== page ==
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Mark Millar and Steve McNiven’s ‘Nemesis’ Is Bloody, Stunning [Review]

For all of the original Comics Code line items that Mark Millar flagrantly gives the middle finger, there’s one “modern, edgy comics” trope he doesn’t fall into: moral ambiguity. For better or worse, characters in Mark Millar comics are either strong, selfless, yet rough hardasses or purely evil rough hardasses. Nowhere is that more true than with Millar and McNiven’s “Nemesis,” which launches its first issue today via Marvel Comics’ creator-owned Icon imprint.

The book starts with a Japanese supercop getting his remains graphically routed through the wheeling system of a bullet train (titled the “Otomo” by McNiven in a nod to “Akira”) and then goes from there, introducing its two main characters via broad strokes – the titular Nemesis is the world’s only supervillain, an evil Batman, while the protagonist is an honest, religious and idealistic super-cop in Washington D.C. Nemesis calls out the cop, the cop freaks out, then you get a gigantic action sequence to up the tension (and allow Steve McNiven to let loose) and end on a cliffhanger accompanied by a one-liner. In short: it’s a Mark Millar comic, concerned more with the images it presents rather than any implications it might make. The only authentic emotional response to a Mark Millar comic is a fist-pump while you scream an expletive out loud.

There’s nothing wrong with that, though, and “Nemesis” thankfully jettisons (at least in the first issue) all the uncomfortable racial and sexual subtext of “Kick-Ass.” It desperately wants to entertain you, whether ironically or unironically, and in my case, at least, it succeeded. Millar’s commented before that he writes his stories as set-pieces and images first — he’ll come up with a cool concept or splash page, or maybe a few of them, and then extrapolate the details of a story around them. It’s an approach that’s in tune with the final product, and “Nemesis” is no exception, eliminating a peaks-and-valleys approach for a series of ever-escalating peaks.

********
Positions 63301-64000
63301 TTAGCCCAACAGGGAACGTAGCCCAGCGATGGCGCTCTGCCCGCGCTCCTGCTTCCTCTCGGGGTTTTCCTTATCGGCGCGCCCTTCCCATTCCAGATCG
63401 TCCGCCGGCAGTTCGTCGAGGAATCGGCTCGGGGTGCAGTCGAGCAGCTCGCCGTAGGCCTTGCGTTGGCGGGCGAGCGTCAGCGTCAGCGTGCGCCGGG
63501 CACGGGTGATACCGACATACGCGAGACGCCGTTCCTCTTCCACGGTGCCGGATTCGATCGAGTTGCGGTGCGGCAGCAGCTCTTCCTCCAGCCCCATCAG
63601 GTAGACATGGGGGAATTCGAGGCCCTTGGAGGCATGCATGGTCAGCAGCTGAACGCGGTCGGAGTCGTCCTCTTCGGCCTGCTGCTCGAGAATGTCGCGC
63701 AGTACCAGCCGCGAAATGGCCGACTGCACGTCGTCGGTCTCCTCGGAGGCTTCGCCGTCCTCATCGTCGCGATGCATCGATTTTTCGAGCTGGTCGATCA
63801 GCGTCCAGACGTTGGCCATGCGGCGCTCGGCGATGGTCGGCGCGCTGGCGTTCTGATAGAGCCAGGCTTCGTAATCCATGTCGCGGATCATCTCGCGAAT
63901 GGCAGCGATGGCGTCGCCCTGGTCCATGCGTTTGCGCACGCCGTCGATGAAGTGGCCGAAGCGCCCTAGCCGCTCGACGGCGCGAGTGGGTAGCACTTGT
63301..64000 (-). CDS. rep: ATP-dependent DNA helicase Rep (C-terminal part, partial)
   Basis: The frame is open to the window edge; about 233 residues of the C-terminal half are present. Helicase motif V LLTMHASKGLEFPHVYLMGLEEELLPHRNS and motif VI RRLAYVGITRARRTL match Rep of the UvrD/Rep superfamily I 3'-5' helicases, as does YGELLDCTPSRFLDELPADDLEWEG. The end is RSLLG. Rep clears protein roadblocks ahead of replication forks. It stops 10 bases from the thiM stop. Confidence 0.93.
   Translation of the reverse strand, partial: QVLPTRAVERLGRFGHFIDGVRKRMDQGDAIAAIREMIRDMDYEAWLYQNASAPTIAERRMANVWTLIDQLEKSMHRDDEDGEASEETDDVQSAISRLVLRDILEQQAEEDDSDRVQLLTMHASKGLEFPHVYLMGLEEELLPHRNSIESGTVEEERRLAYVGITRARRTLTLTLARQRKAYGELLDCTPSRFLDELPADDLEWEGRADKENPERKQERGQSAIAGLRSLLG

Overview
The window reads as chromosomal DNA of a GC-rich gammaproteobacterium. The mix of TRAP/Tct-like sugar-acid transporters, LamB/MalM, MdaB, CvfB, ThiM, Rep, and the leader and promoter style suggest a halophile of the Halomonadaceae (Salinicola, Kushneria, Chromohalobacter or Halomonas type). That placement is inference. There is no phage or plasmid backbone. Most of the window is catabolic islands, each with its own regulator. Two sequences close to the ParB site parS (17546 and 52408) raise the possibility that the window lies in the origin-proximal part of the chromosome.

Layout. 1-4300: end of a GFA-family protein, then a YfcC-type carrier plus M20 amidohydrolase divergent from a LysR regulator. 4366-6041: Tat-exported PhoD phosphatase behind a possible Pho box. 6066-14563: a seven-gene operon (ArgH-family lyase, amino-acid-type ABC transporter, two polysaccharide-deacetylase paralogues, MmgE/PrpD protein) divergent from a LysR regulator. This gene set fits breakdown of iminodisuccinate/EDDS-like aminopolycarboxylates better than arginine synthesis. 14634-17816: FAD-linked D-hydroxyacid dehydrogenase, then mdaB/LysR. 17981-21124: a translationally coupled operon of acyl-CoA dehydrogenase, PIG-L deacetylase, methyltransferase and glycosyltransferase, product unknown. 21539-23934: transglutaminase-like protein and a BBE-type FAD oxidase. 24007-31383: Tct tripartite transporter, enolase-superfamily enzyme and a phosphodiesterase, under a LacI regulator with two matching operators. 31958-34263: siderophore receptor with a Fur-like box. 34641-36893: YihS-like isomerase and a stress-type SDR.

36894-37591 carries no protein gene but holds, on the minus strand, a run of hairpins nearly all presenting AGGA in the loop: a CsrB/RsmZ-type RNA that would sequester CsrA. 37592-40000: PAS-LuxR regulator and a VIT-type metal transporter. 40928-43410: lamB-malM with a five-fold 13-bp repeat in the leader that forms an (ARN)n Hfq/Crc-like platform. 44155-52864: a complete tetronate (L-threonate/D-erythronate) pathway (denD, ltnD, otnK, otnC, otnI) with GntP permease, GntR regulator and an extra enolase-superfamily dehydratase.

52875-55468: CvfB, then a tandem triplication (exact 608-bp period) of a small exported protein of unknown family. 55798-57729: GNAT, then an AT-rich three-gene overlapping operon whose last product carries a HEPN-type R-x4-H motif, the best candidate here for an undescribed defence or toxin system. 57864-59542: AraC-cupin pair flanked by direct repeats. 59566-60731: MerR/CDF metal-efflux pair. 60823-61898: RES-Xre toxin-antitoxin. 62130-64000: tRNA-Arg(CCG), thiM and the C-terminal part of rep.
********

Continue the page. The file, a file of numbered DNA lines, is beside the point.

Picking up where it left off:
The thing is, this image-based approach requires an obvious external variable — the artist. All of Mark Millar’s cool image ideas turn to crap if the artist isn’t capable of realizing them, and Steve McNiven is one of the best artists in the industry, especially with superhero material – his storytelling, figure work and composition are all excellent and extremely pleasing. Before “Nemesis,” however, he was largely known for the clean linework and complex rendering that “Civil War” and “Old Man Logan” had, courtesy of the inks and colors of Dexter Vines and Morry Hollowell respectively.

This book appears to be either self-inked or shot from McNiven’s pencils. Instead of the rendered style of Morry Hollowell that’s complemented McNiven so well in the past, the colors for “Nemesis” are by the very talented Dave McCaig, and the result just doesn’t work as well — the first time I saw the unlettered preview, I thought that the pages might be from color flats, but this is apparently the final look. I can certainly understand the desire to switch things up in the face of grittier and darker material, but the end result just looked somehow incomplete to me. This is a relatively minor quibble for what’s otherwise a gorgeously drawn comic, and definitely McNiven’s strongest work yet.

So as a result: It’s a great Bruckheimer-movie action comic, a fast-paced, bloody, visually stunning thing. Chances are, you already know if you’re in the target audience for this. If you are: you’ll probably think it’s a whole lot of fun. If not, you’ll probably find it childish and pointless. For Millar and McNiven, though, I think it’s safe to say “Nemesis” is a huge success.

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